The Influence of Projected Outcomes on Preferences over Alternative Regulations: Evidence from a Recreational Fishery

Zhenshan Chen, Pengfei Liu, Eric T. Schultz, Jacob M. Kasper and Stephen K. Swallow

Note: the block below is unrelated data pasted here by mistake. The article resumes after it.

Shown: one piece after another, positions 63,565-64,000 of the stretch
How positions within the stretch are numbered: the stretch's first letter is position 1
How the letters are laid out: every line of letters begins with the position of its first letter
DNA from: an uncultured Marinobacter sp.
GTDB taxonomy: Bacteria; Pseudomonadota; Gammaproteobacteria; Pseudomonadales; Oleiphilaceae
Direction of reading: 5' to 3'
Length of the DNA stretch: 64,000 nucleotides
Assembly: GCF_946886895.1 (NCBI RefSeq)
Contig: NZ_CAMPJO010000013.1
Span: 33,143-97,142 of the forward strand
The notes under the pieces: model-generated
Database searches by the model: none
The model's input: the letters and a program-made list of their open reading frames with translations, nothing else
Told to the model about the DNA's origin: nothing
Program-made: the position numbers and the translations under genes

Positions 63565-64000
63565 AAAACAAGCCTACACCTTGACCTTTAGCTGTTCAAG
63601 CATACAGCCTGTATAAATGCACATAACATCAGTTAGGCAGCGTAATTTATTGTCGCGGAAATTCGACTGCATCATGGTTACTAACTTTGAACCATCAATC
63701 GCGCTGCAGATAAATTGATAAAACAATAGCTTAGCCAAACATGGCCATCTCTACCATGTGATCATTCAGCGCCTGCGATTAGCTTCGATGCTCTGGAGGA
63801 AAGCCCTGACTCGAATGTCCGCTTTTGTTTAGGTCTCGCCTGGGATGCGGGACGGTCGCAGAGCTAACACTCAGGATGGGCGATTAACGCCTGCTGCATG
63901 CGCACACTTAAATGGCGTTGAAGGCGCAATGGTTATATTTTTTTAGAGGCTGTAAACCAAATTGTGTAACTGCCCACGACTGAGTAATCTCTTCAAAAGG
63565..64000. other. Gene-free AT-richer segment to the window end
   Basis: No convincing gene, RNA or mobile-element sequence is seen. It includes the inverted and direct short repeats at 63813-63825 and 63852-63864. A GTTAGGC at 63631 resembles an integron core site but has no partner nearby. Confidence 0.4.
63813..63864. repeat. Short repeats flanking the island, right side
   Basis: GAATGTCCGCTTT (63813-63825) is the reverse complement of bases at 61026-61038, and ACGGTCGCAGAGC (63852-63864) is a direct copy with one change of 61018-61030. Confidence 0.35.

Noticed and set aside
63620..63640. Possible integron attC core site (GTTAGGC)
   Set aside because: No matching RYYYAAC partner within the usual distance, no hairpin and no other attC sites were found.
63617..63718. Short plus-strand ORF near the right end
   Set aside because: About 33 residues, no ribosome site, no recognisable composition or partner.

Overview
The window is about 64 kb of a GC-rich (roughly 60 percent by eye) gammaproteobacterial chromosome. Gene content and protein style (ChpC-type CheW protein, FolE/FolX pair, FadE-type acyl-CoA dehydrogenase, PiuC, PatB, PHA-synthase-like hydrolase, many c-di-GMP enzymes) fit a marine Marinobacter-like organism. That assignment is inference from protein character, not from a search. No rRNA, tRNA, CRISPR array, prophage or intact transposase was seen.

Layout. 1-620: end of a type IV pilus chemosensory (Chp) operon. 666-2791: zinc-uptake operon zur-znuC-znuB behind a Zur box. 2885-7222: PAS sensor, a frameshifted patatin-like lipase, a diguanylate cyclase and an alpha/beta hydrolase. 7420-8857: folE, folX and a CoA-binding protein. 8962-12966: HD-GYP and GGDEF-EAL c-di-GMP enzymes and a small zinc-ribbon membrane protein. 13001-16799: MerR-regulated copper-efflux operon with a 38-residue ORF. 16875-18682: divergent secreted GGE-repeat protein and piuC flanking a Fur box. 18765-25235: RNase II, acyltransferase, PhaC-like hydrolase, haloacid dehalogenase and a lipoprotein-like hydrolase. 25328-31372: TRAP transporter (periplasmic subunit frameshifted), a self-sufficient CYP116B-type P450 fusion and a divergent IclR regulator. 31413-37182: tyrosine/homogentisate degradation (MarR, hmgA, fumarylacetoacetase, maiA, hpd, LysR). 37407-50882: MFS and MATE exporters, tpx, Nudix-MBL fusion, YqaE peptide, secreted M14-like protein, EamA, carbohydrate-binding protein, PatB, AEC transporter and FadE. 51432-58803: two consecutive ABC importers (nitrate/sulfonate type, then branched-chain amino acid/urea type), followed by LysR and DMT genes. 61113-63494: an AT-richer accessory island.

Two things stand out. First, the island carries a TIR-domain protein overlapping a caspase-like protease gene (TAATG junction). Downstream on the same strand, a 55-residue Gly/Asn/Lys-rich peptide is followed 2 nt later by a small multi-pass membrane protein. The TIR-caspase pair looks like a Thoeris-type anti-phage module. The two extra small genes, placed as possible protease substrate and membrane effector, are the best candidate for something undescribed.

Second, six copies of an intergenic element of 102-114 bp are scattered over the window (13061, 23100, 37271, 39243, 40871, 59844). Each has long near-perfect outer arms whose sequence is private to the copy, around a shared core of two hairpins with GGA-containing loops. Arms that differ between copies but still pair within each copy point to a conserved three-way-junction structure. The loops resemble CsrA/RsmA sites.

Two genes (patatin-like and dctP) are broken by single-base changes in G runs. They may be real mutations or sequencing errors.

The expected outcomes arising from alternative policies on respondent choice have not been sufficiently accounted for in stated preference studies. We accordingly develop a framework to quantitatively assess the influence of outcome provision and illustrate with a choice experiment in a recreational fishery. The application suggests that participants are more likely to choose the status quo and low-cost options when outcomes are not provided, and these conservative behaviors might reflect the higher dispersion in anglers’ utility in tautog (Tautoga onitis) fishing. Further investigations with latent class models suggest that the outcome provision makes a significant share of respondents changing their choice pattern.


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